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The Quarter Horse: An American Icon

By Audrey Pavia

Published in Horse Illustrated, 1997

The breeze is blowing gently as your horse walks quietly along the trail. Yellow pine and ponderosa tower above you as Stellar jays caw among the trees. Your horse's ears barely move to the sounds of the forest: rushing water over rocks, the whooshing of leaves in the wind. He is calm and relaxed as you both take in the beauty of the alpine summer.

It is at this moment of perfect hush that it happens. In a split second, the stillness is shattered by a crashing in the brush. Your horse stops, his head up, his ears forward. Your body tightens, and you prepare for him to bolt.
Just then, a doe and her fawn leap from the trees and dash across your path, a mere 15 feet ahead of where you are standing. Your horse is tense, but he does not react. He is able to discern the difference between friend and foe, between real threat and imagined. He stands as steady as the rocky peaks in the distance, as sure of himself as the sun in the sky. And it's no wonder. He is, after all, a Quarter Horse.

Horse of the People

The Quarter Horse is a breed we've all seen, and one that most of us has ridden. Quarter Horses are everywhere, at boarding stables, in backyards, in the show ring, on dude ranches. They are living fixtures in the American equine landscape, and are the most populous breed in this country.

It wasn't always this way, however. In the not-too-distant past, the Quarter Horse was nothing more than a good sprinter and a humble working cow horse, admired by those who worked closely with him, but little-known outside of certain circles. It has been a long, hard climb to the top, but all along, this tenacious horse had all the ingredients it took to succeed.

The Quarter Horse's story starts long before our country was even born. Colonists in the 1690s began crossing imported English horses to something called the Chickasaw. The Chickasaw, a rare breed still in existence today, was a horse originating from Spanish stock that was brought to the New World and later adopted by the Chickasaw Indian tribe of the Southeast. The Indians traded some of their short, muscular Chickasaw horses to the colonists, who bred them to the more refined English stock. The result was a hardy, fast and docile little horse that was a great worker during the week and a speedy competitor on holidays.

The sport of racing on short straightaways became more and more popular as the decades wore on, and this fleet steed developed quite a reputation. When the Thoroughbred was later developed and matched against this small horse, it was discovered that no animal could run the quarter of a mile like the little colonial horse. It was not long before the breed became known as the Celebrated American Quarter Running Horse, known as the C.A.Q.R.H. for short.

Despite the excitement of the quarter mile race, the popularity of the Thoroughbred soon pushed the Quarter Horse out of the limelight. But the breed soon discovered another job that needed to be done. By the early 1800s, the demand for a rugged and willing horse to help conquer the newly explored West put the Quarter Horse in good stead. Hitched to covered wagons and saddled for cross-country treks, the Quarter Horse was asked to bring settlers past the Mississippi into the frontier West. In typical Quarter Horse fashion, he did so quietly, obediently and willingly, often giving up his own life alongside that of his hapless masters.

It was around this time that the Quarter Horse's almost uncanny connection to cattle was discovered. As vast herds of longhorns spread throughout the newly settled land, the Quarter Horse was used to work them. Here cowboys discovered that the breed retained the legacy of its Spanish ancestor, the Andalusian, who had worked cattle in Spain for centuries. Quarter Horses seemed to have an innate ability to read a cow's mind, to determine what she was going to do long before she even knew it herself. Hence the breed became famous not only for its speed, but for its cow sense, too.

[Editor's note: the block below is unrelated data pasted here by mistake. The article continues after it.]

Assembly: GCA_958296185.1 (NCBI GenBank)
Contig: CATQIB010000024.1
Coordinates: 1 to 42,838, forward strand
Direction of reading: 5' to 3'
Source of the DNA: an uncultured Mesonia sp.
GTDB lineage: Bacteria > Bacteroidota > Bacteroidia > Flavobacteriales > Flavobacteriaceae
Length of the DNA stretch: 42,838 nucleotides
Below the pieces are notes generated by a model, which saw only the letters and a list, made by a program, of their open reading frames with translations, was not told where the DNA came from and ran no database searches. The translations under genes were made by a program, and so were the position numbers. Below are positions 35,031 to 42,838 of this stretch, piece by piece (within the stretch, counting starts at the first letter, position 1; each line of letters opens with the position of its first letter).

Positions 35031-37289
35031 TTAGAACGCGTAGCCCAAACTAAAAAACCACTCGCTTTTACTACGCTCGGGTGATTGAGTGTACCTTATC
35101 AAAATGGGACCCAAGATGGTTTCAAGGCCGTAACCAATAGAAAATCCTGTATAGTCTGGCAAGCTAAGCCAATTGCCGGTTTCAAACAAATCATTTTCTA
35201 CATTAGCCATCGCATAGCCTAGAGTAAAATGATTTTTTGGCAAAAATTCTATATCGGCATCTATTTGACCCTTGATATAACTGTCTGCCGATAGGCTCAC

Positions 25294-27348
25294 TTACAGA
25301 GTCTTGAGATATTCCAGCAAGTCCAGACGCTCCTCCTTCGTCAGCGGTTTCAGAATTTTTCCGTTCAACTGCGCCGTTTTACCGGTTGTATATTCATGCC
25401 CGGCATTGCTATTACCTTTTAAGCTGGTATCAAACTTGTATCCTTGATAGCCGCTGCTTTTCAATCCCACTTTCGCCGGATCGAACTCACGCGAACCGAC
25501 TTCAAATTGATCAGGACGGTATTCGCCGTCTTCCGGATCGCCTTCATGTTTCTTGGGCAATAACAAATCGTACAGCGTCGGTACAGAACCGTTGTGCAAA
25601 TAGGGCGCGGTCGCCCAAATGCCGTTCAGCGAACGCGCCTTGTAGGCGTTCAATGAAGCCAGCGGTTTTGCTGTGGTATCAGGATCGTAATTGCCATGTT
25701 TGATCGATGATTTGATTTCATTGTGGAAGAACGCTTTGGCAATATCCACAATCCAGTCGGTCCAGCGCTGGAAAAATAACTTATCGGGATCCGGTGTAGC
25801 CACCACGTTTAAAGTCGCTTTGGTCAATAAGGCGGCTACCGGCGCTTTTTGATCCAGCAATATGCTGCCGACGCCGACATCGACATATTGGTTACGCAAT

After the turn of the century, cattlemen continued to breed this amazing little horse. Finally, in 1940, when the days of the Old West were all but gone, a group of horsemen came together to officially preserve the breed they called the Quarter Horse. Ranchers had been quietly breeding Quarter Horses for their own uses up until now, but they wanted to provide this horse with the recognition that they felt it deserved in the horse world. The breed was later mingled for awhile with Thoroughbreds, but not for long. The association eventually closed the books to all other breeds, sending the practice of outcrossing on its way. Quarter Horse/Thoroughbred crosses can still be registered with the AQHA, but only as Appendix Quarter Horses.


The founding Quarter Horses of those early years of the AQHA stamped a distinct look upon the breed. Stocky, heavy muscling was necessary for the type of work the Quarter Horse was doing (roping cattle, running sprints), and this conformation was a part of the breed's early ancestry. A small head and a short tail were two of the breed's tell-tale characteristics.

Today, the Quarter Horse is a bit less stocky. A move toward horses that were less "bulldoggy" than those of the past has taken place over the last 20 years. But the modern Quarter Horse still sports compact muscling; powerful hindquarters; a short back; a well-muscled neck; and a broad, deep chest. Its head is also still short and refined, with tiny ears and wide set eyes, although the days of short tails are gone.

There are two types of Quarter Horses roaming the world today: standard Quarters and running Quarters. Running Quarter Horses resemble their Thoroughbred ancestors in conformation, sporting more of the greyhound physique than the standard Quarter Horse. However, even the Running Quarter still has those powerful hindquarters, a trademark of the breed.